Using another metaphor, God wants to remove the weeds from the crop. If we add fertilizer before the weeds are removed, the weeds will get an extra boost. If we put the fertilizer on first, it will be wasted. In the same way, we should remove the sins from our lives before nourishing ourselves with God’s spiritual food.

Leviticus 6 ends with the regulations regarding the sin offering, and Leviticus 7 continues to discuss the guilt offering. Although the main purpose of the sin offering and the guilt offering is to reduce, they also reinforce. Both offerings were also used as food for the priests. Speaking of the sin offering, Leviticus 6:26 says, “The priest who offers it for sin shall eat it. In a holy place it shall be eaten, in the court of the tent of meeting.” Speaking of the guilt offering, Leviticus 7:6 says, “Every male among the priests may eat of it. It shall be eaten in a holy place. It is most holy.”

Furthermore, Leviticus 7:8-10 says, “And the priest who offers any man’s burnt offering shall have for himself the skin of the burnt offering that he has offered. And every grain offering baked in the oven and all that is prepared on a pan or a griddle shall belong to the priest who offers it. And every grain offering, mixed with oil or dry, shall be shared equally among all the sons of Aaron.” I had not noticed before that the priests could use the skins of the burnt offering and eat the bread of the grain offering (reinforcement). These verses show us that God provides for us when we serve him.

As you can see, both the sin offering and the guilt offering have a reinforcing effect as well as a reducing effect. Although a given offering’s main goal may be reduction or reinforcement, they all may share both purposes. Let’s consider the example of acupuncture once again. When the acupuncturist rotates the needle, he rotates it to the left or the right at each acupuncture point. In different situations, he either reinforces or reduces the qi, to help keep the patient’s body in balance. In the same way, God used the offerings to simultaneously take care of sin and provide a blessing to the priests.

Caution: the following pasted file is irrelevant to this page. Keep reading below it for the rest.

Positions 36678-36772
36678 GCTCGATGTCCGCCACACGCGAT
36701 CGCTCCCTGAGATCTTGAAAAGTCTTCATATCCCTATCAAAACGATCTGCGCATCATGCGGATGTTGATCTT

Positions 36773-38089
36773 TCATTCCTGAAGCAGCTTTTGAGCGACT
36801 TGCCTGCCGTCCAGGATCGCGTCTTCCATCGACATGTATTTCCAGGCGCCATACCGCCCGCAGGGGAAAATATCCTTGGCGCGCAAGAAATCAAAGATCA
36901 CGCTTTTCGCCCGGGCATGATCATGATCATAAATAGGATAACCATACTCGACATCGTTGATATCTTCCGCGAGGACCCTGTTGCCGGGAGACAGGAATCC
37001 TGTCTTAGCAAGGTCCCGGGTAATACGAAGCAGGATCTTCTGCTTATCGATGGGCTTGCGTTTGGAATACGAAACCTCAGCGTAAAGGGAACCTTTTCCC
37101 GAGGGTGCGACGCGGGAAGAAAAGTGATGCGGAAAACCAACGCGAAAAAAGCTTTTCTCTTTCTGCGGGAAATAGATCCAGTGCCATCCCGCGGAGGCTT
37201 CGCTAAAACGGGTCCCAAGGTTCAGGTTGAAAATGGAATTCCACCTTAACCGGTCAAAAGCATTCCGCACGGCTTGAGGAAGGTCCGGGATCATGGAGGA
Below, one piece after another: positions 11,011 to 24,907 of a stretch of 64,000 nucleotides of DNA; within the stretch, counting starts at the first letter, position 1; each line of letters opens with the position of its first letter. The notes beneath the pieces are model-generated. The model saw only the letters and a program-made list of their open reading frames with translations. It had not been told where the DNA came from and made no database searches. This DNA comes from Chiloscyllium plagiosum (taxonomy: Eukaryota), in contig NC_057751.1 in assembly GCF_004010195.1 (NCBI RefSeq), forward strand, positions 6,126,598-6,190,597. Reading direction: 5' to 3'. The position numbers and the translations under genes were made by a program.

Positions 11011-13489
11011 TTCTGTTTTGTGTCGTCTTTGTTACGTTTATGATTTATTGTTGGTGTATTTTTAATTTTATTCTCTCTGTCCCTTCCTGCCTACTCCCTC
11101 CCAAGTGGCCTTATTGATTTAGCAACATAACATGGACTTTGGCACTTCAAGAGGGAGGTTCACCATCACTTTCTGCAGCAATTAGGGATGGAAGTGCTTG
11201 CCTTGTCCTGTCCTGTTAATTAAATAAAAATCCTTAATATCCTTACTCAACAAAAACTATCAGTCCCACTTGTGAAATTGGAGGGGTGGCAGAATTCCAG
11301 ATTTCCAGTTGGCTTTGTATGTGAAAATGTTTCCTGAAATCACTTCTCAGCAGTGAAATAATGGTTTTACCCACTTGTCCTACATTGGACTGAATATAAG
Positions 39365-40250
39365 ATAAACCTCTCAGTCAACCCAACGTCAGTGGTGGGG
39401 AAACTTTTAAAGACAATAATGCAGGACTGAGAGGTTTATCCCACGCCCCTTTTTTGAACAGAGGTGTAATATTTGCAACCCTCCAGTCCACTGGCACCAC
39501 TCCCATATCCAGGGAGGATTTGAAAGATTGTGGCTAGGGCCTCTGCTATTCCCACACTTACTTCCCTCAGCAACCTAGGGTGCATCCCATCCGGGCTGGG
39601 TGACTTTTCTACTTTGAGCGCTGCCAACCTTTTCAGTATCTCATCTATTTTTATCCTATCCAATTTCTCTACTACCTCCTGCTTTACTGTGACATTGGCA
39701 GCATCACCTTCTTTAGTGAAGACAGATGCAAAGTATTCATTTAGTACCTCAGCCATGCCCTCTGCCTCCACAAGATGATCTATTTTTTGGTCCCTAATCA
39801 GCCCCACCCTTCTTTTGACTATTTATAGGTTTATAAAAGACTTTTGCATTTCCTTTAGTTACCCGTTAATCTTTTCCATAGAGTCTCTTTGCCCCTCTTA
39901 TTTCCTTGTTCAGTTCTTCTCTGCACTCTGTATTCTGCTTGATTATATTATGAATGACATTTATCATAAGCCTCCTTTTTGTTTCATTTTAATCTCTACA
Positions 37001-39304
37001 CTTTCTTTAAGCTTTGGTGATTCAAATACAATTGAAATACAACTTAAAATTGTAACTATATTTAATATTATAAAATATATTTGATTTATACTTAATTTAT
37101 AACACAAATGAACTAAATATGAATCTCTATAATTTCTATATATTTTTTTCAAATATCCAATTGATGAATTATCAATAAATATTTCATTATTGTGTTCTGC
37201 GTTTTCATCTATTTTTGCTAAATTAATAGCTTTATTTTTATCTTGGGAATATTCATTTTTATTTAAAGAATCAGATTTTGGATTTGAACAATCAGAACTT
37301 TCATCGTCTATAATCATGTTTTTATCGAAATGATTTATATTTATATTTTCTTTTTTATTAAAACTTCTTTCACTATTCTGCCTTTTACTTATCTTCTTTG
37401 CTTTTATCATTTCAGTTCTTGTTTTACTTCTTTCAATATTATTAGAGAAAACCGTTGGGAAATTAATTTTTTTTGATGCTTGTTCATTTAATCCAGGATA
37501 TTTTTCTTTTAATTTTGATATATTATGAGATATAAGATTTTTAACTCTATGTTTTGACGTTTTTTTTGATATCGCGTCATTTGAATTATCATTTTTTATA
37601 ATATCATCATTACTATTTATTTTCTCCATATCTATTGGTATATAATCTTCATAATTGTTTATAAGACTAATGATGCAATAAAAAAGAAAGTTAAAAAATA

The peace offering is all-inclusive


In Leviticus 1-5, the peace offering is discussed in the middle of the list of offerings. But in chapters 6-7, it is mentioned last. I believe it comes last because it is an all-inclusive offering. It includes the sin offering, the guilt offering, the grain offering, the wave offering, and the heave offering. This is one of the reasons why the law of the peace offering is placed at the end of the list of offerings.

The peace offering is all-inclusive. First, it includes the bread of the grain offering (Leviticus 7:12). The sacrifice of the peace offering is also burned on the altar of burnt offering (Leviticus 3:5, 4:10). So, does the peace offering include an offering that removes sins? Though this is not mentioned explicitly, the law of the peace offering comes directly after the law of the sin offering and the guilt offering, so I believe the peace offering is rooted in the atonement.